Alveolar epithelial cells, which constitute the majority of the alveolar surface, may represent a potential niche for intracellular replication of Legionella pneumophila that has been largely overlooked. We examined the phenotypes of a bank of 121 macrophage-defective mutants of L. pneumophila (designated as pmi and mil) for their cytopathogenicity to and intracellular survival and replication within human alveolar epithelial cells. Our data showed that 91 of 121 mutants that were defective (modest-severe) in macrophages exhibited wild type-like phenotypes in human type I alveolar epithelial cells. In contrast, the other 30 mutants were defective in both macrophages and alveolar epithelial cells. Transmission electron microscopy of the intracellular infection by three mutants showed that the defect in intracellular replication in macrophages and epithelial cells was associated with a defect in recruitment of the RER around the phagosome. Differences in attachment to macrophages and epithelial cells were also exhibited by some of the mutants. Pulmonary infection studies of A/J mice showed that a mutant defective in macrophages but not in alveolar epithelial cells replicated like the wild type strain in the lungs of A/J mice. In contrast, a mutant defective in both macrophages and alveolar epithelial cells failed to replicate and was killed. We conclude that certain distinct genetic loci of L. pneumophila are uniquely required for intracellular survival and replication within phagocytic but not epithelial cells, which may be important in vivo.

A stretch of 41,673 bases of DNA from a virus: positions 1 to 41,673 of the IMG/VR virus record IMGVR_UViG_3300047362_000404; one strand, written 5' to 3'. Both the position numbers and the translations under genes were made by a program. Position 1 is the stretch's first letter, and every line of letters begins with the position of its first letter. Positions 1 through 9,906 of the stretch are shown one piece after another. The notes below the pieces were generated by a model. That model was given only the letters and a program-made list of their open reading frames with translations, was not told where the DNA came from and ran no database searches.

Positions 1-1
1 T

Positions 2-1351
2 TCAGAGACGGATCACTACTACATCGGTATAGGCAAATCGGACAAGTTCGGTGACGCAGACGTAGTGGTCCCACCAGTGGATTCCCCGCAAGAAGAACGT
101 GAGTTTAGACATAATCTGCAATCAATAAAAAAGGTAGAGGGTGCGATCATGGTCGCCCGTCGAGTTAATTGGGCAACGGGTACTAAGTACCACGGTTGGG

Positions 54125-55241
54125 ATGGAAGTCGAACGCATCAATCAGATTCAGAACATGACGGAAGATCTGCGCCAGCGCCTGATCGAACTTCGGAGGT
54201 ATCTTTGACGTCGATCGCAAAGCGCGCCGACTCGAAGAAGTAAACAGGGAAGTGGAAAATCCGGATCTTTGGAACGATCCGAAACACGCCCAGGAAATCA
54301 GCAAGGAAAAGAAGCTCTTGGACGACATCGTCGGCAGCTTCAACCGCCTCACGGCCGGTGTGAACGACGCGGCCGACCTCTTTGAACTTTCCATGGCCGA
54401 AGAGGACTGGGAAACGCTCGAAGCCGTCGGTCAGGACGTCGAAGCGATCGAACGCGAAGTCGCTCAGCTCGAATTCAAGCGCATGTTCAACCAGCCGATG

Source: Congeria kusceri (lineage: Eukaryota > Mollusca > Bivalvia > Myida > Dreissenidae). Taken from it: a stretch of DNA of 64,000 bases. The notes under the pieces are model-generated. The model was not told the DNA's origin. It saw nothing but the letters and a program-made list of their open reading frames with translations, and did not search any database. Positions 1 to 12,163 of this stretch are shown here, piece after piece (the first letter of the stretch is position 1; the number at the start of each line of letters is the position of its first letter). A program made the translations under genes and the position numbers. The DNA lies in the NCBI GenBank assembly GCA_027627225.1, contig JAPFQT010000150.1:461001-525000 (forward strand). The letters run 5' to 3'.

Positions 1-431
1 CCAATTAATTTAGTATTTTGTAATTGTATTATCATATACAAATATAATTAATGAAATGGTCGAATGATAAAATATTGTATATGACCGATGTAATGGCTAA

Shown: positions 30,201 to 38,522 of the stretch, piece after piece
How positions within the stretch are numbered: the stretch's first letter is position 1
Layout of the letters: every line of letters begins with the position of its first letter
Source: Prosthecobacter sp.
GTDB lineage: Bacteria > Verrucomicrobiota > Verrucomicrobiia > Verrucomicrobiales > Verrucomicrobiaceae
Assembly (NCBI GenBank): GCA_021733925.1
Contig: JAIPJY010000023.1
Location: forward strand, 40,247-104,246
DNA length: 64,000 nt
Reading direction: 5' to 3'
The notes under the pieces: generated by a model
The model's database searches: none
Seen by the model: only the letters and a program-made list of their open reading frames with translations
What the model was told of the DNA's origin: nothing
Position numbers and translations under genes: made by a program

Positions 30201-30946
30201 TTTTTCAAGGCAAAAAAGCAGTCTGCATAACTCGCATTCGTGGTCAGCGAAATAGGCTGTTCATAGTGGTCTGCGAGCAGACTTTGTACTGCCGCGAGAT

Copyright 1998 Academic Press